Might & Magic: Clash of Heroes, from little-known Canadian developer Capybara Games (Critter Crunch), isn't like Might & Magic at all. This is a good thing. It's more like PuzzleQuest, with a pinch of 16-bit JRPG thrown into the melting pot for good measure. It's also ruddy brilliant, and the best game to come out on Nintendo's DS so far this year.
It seems simple enough at first. Place three-of-a-kind units vertically or horizontally, then wait for them to charge up the screen and slap bang into the enemy. But it's not simple. It's anti-simple. And that's why it's great.
Your fantasy forces line up on the bottom screen, with your opponent's on the top screen. Each turn, the player has three movement points to spend. The idea is to reduce your enemy's hit points to zero by vertically combining three-of-a-kind units, which, once their attack countdown has expired, trot off to the top of the screen and clash. On the defensive side, horizontally combining three-of-kind units creates a wall that absorbs enemy attacks.
There are five races, each with distinct strengths and weaknesses and unique units. The elves, for example, have a talent for defending - their walls regenerate over the course of each turn. The humans, on the other hand, are stout all-rounders, with good offensive and defensive options. There are three types of units. Core units are fodder, the pawns of Clash of Heroes' chess board. Elite units are doubly useful - they often deal as much damage as they absorb, and some inflict status changes. But it's the champion units that get the strategy juices flowing. These four-tile monstrosities require four core units of the same colour be placed behind them, just to get them activated. Then, there's usually a multi-turn wait before they do their thing - a wait that can feel like a lifetime. But when the clash comes, the sparks fly.
Clash of Heroes' genius is in its strategy, and how it skilfully unravels its complexities without bogging you down with boredom. For a game so knee-deep in nuance, it would have been easy to overwhelm the player with tutorial after tutorial after tutorial. Clash of Heroes' campaign, however, dodges that arrow by cleverly weaving all of its units, their strengths and weaknesses and what you can do with them, and the game's multi-faceted strategy, into a Saturday morning cartoon storyline that's entertaining enough to keep you going through the hugely enjoyable 30-odd hour experience.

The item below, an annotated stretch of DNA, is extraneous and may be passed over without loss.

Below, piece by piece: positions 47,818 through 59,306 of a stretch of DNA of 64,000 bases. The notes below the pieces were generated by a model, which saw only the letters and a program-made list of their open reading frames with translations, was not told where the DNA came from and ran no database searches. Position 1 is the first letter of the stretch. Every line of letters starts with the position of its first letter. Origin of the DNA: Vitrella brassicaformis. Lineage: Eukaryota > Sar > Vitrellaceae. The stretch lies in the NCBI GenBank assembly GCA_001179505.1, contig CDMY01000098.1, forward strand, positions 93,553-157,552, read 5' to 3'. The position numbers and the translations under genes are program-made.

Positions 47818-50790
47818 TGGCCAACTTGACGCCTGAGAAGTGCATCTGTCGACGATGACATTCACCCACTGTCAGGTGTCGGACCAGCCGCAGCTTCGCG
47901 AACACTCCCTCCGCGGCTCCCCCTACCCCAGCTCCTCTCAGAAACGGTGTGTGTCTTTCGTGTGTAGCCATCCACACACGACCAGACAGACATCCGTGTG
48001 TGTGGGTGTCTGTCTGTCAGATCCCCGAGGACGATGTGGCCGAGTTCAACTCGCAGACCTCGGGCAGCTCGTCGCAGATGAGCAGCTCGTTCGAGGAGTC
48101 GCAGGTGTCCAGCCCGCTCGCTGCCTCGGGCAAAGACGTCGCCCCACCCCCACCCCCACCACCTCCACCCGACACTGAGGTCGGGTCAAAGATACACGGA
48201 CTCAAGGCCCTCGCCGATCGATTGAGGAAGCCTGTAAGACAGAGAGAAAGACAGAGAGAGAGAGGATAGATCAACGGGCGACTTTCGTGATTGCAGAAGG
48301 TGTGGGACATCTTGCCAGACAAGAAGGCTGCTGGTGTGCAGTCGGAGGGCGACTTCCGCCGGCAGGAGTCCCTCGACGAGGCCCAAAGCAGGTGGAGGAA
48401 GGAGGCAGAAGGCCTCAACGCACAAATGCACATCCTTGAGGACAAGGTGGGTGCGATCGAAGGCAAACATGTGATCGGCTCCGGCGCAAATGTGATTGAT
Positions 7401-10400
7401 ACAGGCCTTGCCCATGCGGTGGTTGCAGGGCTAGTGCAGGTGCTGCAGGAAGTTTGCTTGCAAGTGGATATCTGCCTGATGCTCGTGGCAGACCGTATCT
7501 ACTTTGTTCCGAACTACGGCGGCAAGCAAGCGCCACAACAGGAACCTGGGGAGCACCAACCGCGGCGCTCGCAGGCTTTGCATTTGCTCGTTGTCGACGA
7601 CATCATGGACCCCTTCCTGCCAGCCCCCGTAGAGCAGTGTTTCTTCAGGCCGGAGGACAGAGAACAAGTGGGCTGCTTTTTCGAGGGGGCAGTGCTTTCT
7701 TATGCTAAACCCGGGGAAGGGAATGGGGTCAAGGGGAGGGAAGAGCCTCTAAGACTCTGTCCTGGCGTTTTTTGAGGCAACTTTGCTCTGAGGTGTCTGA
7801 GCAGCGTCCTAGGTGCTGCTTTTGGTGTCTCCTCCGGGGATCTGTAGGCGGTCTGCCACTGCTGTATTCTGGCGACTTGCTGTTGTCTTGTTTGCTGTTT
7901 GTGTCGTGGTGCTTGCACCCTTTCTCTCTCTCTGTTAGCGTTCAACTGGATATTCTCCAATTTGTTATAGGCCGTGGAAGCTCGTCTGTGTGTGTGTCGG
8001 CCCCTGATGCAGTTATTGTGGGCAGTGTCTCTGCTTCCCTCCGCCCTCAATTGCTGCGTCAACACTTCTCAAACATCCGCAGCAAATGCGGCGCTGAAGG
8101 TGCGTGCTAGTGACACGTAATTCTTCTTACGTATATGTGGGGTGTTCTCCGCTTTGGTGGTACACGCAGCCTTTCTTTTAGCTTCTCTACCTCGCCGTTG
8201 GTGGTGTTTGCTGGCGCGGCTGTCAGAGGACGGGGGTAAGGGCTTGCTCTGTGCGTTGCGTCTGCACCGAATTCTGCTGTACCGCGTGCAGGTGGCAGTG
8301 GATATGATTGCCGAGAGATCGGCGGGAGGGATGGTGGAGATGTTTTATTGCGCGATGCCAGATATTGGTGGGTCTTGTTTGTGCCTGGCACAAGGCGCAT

Advanced strategy centres on creating combos. Don't worry; there are no Street Fighter-style Hadoukens or Dragon Punches in this game. In Clash of Heroes, combos occur when you create a wall and a charged formation in a single move. Even better, a "chain" occurs when you delete a unit that's blocking the formation of a wall or charged formation. Do this, and you won't lose a movement point.
Then there are "links", where two or more units of the same colour attack on the same turn, and "fusions", where charged formations are absorbed into each other when placed in a line. Grasping and mastering all of these advanced techniques is key to beating the game's harder challenges, and makes Clash of Heroes one hell of a deep puzzle game.
Don't let its apparent complexity put you off, though. Brilliantly, the battle heavy gameplay is broken up by JRPG-style mechanics which are sure to appeal to anyone who played the Final Fantasy series before it made the jump to 3D. The overworld of sorts allows you to explore Ashan (the world of Might & Magic) via predetermined paths divided up into nodes. This structure affords Capybara the opportunity to add spice to Clash of Heroes' delicious broth, spice designed to offer the player a break from the relentless clash of steel and magic. The campaign's breezy pace, which sees you take control of five young anime heroes across five areas of the world one after the other, is often punctuated by quick fire (and tricky) one-off puzzles, stealth mini-games, side quests, treasure chest hunting, and NPC chatter. There's even levelling up, and powerful artefacts to equip. This gameplay variety combines with a rousing soundtrack to form an anime fantasy world that's hard not to fall in love with, even if it is RPG-lite.
And, when you're done with the campaign (no mean feat), there's single cart and multi-cart wireless multiplayer to get your hands dirty with. Theoretically, this feature adds hours and hours of gameplay. But, if we're being honest, it's not the mode most will concentrate on: without online play the chances of proving the power of your brain cells against real life opponents are slim. The campaign, and its many devilish challenges, are where it's at.
To say Clash of Heroes' is addictive would be the understatement of the year. It crawls about under your skin like crabs, demanding you satisfy the itch during every waking moment. The combat system is almost flawless. Bar the odd insane (and unfair) difficulty spike, even the dreaded grind is pleasurable. The game makes a mockery of your timekeeping, forcing you to almost miss bus stops and tearing your punctuality to shreds. It attains that holy grail of game design: easy to learn, but hard to master. You sit down to play it, then, in what seems like a blink of an eye, you realise you should have gone to bed hours ago.
Clash of Heroes is a spin-off of the Might & Magic series, but it's such a refreshing departure from that tortuous franchise that we can't see it being a one-off. It's a stunning effort from a developer that's surely destined for great things. We wait with baited breath for the recently announced PSN and Xbox LIVE Arcade versions.